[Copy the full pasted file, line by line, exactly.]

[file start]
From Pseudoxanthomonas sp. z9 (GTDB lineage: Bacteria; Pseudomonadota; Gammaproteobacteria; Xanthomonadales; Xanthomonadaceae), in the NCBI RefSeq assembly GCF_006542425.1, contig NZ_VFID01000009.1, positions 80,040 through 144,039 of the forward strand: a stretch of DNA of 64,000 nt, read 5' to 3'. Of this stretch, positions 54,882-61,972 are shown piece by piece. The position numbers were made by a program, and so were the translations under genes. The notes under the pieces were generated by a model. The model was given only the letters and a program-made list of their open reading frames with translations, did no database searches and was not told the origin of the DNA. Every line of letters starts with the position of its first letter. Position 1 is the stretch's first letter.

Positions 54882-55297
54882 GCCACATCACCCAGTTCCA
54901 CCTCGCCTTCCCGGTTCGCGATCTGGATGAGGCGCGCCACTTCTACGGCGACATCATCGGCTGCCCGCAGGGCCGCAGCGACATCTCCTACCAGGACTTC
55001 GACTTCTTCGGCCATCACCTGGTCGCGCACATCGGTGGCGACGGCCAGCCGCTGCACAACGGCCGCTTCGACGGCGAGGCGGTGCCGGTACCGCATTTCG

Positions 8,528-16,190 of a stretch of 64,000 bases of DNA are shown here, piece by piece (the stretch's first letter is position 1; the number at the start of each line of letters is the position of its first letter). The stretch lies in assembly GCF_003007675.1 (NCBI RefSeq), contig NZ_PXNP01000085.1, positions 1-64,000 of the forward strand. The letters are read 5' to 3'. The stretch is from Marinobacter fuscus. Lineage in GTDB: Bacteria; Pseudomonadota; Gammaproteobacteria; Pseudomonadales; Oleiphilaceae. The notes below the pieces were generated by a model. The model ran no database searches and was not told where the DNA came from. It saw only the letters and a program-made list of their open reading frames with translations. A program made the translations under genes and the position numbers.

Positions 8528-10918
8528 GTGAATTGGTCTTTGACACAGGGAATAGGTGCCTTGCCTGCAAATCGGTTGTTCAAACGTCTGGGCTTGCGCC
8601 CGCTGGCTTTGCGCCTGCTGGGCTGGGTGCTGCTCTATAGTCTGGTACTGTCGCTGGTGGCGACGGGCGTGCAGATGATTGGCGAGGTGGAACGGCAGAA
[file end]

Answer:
From Pseudoxanthomonas sp. z9 (GTDB lineage: Bacteria; Pseudomonadota; Gammaproteobacteria; Xanthomonadales; Xanthomonadaceae), in the NCBI RefSeq assembly GCF_006542425.1, contig NZ_VFID01000009.1, positions 80,040 through 144,039 of the forward strand: a stretch of DNA of 64,000 nt, read 5' to 3'. Of this stretch, positions 54,882-61,972 are shown piece by piece. The position numbers were made by a program, and so were the translations under genes. The notes under the pieces were generated by a model. The model was given only the letters and a program-made list of their open reading frames with translations, did no database searches and was not told the origin of the DNA. Every line of letters starts with the position of its first letter. Position 1 is the stretch's first letter.

Positions 54882-55297
54882 GCCACATCACCCAGTTCCA
54901 CCTCGCCTTCCCGGTTCGCGATCTGGATGAGGCGCGCCACTTCTACGGCGACATCATCGGCTGCCCGCAGGGCCGCAGCGACATCTCCTACCAGGACTTC
55001 GACTTCTTCGGCCATCACCTGGTCGCGCACATCGGTGGCGACGGCCAGCCGCTGCACAACGGCCGCTTCGACGGCGAGGCGGTGCCGGTACCGCATTTCG

Positions 8,528-16,190 of a stretch of 64,000 bases of DNA are shown here, piece by piece (the stretch's first letter is position 1; the number at the start of each line of letters is the position of its first letter). The stretch lies in assembly GCF_003007675.1 (NCBI RefSeq), contig NZ_PXNP01000085.1, positions 1-64,000 of the forward strand. The letters are read 5' to 3'. The stretch is from Marinobacter fuscus. Lineage in GTDB: Bacteria; Pseudomonadota; Gammaproteobacteria; Pseudomonadales; Oleiphilaceae. The notes below the pieces were generated by a model. The model ran no database searches and was not told where the DNA came from. It saw only the letters and a program-made list of their open reading frames with translations. A program made the translations under genes and the position numbers.

Positions 8528-10918
8528 GTGAATTGGTCTTTGACACAGGGAATAGGTGCCTTGCCTGCAAATCGGTTGTTCAAACGTCTGGGCTTGCGCC
8601 CGCTGGCTTTGCGCCTGCTGGGCTGGGTGCTGCTCTATAGTCTGGTACTGTCGCTGGTGGCGACGGGCGTGCAGATGATTGGCGAGGTGGAACGGCAGAA